India says it is on track to beat its own targets for cutting greenhouse gas emissions and scaling back fossil fuel use under the Paris climate agreement. But the next round of improvements will depend on international climate finance.
The country is the world’s third-biggest emitter, after China and the United States, and its 2015 Paris promise calls for it to reduce its emissions intensity by 33 to 35% from 2005 levels by 2030, while boosting non-fossil sources to 40% of its electricity production, Reuters reports. “We will achieve these goals before 2030, or in other words, by 2030, these goals will be overachieved,” said Rameshwar Prasad Gupta, India’s secretary of environment, forests and climate change.
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India had already reduced its carbon intensity 24% between 2005 and 2016, when the Paris deal entered into force, and expects to hit its 40% target for non-fossil generation by 2025, five years later, the news agency adds, in a post republished by Channel News Asia.
But further progress will depend on the world’s richest countries keeping their promise, first adopted at the United Nations climate conference in Copenhagen in 2009, to devote US$100 billion per year to international climate finance beginning in 2020. The deadline has passed, the promise has not yet been kept, and finance is expected to be a hot topic at this year’s UN conference, COP 26, convening in Glasgow in less than three months.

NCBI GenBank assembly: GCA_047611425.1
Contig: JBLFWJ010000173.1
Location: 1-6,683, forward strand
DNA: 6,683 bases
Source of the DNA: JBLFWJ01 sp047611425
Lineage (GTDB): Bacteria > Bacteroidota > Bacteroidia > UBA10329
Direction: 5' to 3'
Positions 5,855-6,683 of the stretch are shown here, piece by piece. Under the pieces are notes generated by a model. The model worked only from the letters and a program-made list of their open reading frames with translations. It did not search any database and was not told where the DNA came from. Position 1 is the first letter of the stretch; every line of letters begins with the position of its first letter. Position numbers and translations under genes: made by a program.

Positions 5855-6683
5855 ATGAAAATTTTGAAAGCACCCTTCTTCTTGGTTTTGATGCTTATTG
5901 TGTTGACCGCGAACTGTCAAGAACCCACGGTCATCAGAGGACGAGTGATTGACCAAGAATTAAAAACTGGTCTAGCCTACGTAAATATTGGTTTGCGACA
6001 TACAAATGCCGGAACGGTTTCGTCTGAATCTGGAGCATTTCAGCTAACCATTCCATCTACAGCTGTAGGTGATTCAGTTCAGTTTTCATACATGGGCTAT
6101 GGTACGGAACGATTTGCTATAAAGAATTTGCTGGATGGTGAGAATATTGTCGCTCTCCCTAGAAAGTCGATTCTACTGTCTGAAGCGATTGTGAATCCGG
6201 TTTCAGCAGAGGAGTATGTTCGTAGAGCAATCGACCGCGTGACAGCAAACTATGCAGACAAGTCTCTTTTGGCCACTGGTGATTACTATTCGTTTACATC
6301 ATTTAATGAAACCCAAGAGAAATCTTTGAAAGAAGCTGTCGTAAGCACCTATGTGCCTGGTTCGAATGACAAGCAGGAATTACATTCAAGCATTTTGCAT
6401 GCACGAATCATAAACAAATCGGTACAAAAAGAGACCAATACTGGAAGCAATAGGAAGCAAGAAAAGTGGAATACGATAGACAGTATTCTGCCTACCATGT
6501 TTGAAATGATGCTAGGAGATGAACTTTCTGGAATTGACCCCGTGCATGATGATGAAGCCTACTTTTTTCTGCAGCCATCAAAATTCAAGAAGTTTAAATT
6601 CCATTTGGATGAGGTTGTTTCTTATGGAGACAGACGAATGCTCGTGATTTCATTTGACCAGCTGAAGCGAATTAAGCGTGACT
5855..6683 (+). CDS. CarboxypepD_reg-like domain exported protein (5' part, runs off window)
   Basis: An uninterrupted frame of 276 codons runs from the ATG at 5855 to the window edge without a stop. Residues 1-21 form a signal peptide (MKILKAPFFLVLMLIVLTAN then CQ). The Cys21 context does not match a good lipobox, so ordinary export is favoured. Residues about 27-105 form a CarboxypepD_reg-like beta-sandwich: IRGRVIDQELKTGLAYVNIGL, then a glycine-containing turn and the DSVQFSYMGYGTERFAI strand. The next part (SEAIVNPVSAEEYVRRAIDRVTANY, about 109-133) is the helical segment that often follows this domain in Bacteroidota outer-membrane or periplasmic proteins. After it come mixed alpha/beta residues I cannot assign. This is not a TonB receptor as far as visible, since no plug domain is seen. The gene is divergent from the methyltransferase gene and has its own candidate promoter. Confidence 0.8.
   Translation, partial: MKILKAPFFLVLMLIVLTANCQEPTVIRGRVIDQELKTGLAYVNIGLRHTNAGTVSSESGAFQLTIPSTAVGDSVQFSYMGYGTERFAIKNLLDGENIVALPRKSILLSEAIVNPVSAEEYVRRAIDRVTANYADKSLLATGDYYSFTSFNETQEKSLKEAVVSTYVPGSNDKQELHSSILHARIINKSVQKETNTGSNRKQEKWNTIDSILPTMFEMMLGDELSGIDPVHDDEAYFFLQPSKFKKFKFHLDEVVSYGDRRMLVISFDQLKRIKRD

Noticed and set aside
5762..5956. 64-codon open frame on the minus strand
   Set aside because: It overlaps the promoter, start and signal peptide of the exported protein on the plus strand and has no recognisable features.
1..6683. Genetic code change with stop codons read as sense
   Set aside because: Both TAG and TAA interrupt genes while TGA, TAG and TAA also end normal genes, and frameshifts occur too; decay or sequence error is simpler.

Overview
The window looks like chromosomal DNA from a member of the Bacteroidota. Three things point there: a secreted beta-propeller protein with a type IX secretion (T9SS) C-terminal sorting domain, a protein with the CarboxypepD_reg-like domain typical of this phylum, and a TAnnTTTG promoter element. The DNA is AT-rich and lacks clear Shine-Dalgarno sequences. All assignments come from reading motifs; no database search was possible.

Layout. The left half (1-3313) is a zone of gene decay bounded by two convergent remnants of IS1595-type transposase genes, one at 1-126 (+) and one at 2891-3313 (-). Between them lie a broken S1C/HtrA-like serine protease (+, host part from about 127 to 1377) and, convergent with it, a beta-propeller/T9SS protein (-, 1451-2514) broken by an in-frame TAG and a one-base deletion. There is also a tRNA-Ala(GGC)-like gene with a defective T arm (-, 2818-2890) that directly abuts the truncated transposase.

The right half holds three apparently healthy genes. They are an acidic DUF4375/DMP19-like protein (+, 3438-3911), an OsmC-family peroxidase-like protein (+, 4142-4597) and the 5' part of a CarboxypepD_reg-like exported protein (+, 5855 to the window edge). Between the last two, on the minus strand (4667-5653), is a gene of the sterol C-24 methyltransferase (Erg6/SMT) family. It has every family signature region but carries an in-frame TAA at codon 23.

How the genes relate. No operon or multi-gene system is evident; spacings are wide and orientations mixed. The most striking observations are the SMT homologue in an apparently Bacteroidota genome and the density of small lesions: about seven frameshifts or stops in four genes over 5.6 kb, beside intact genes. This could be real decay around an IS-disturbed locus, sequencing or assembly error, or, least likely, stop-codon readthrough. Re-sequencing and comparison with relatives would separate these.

“Our position is tied with something concrete—something very concrete—on climate finance,” Gupta said. “Climate finance from developed countries to developing countries is an integral part of the whole framework.”
He added that developed countries have an obligation to hit carbon neutrality sooner than others after using “the carbon space disproportionately” over the years and decades. But India, as a developing country, won’t be setting a net-zero target.